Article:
Appeleyert History, Family Crest & Coats of Arms
- Origins Available:
In ancient Anglo-Saxon England, the ancestors of the Appeleyert surname lived near an orchard, or in the settlement of Appleyard in Yorkshire. In either case, the name is ultimately derived from the Old English words æppel, meaning apple, and geard, meaning enclosure.
Early Origins of the Appeleyert family
The surname Appeleyert was first found in the counties of Yorkshire and Norfolk, where they held a family seat from ancient times. They retained their estates after the Norman invasion in 1066 A.D.
Early History of the Appeleyert family
This web page shows only a small excerpt of our Appeleyert research. Another 52 words (4 lines of text) covering the years 1275, 1379, 1606 and 1669 are included under the topic Early Appeleyert History in all our PDF Extended History products and printed products wherever possible.
Appeleyert Spelling Variations
It is only in the last few hundred years that the English language has been standardized. For that reason, early Anglo-Saxon surnames like Appeleyert are characterized by many spelling variations. As the English language changed and incorporated elements of other European languages, even literate people changed the spelling of their names. The variations of the name Appeleyert include: Appleyard, Appleyeard, Appelyard, Apelyard and many more.
Early Notables of the Appeleyert family (pre 1700)
Notables of this surname at this time include: Anne Appleyard, wife of Robert Bedingfield, Solicitor General to Queen Elizabeth I; and Sir Mathew Appleyard (1606-1669), an English Royalist military commander. He was "the son of Thomas Appleyard, the descendant of...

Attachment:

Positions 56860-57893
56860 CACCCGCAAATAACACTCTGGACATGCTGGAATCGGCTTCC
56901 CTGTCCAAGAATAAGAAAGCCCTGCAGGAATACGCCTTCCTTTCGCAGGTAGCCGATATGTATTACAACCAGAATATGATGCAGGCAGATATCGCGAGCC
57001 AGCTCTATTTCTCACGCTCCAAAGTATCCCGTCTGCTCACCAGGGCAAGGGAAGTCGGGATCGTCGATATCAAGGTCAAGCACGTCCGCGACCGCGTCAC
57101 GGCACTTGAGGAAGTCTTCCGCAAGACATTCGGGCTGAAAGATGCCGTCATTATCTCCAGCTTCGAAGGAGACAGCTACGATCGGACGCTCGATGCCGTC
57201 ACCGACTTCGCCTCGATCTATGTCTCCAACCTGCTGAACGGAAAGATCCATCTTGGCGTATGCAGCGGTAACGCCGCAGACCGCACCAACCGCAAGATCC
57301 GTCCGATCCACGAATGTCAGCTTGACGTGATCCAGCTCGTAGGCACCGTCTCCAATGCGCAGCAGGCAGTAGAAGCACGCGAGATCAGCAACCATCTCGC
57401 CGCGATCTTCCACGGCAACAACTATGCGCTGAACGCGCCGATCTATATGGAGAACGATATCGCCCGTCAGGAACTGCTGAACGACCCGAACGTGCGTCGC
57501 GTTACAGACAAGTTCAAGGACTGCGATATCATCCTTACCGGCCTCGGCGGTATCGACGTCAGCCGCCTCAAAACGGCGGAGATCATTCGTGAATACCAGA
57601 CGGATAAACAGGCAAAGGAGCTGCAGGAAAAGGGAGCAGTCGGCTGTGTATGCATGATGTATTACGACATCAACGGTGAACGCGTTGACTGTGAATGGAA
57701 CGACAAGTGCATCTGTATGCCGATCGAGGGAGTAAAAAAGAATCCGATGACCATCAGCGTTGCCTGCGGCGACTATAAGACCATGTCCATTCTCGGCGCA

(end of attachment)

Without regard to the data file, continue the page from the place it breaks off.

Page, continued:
Another 39 words (3 lines of text) are included under the topic Early Appeleyert Notables in all our PDF Extended History products and printed products wherever possible.
Migration of the Appeleyert family
Many English families tired of political and religious strife left Britain for the new colonies in North America. Although the trip itself offered no relief - conditions on the ships were extremely cramped, and many travelers arrived diseased, starving, and destitute - these immigrants believed the opportunities that awaited them were worth the risks. Once in the colonies, many of the families did indeed prosper and, in turn, made significant contributions to the culture and economies of the growing colonies. An inquiry into the early roots of North American families has revealed a number of immigrants bearing the name Appeleyert or a variant listed above: Elizabeth Appleyard who settled in Rappahannock, Virginia in 1729; Thomas Appleyard settled in Virginia in 1663; David Appleyard settled in New York state in 1820.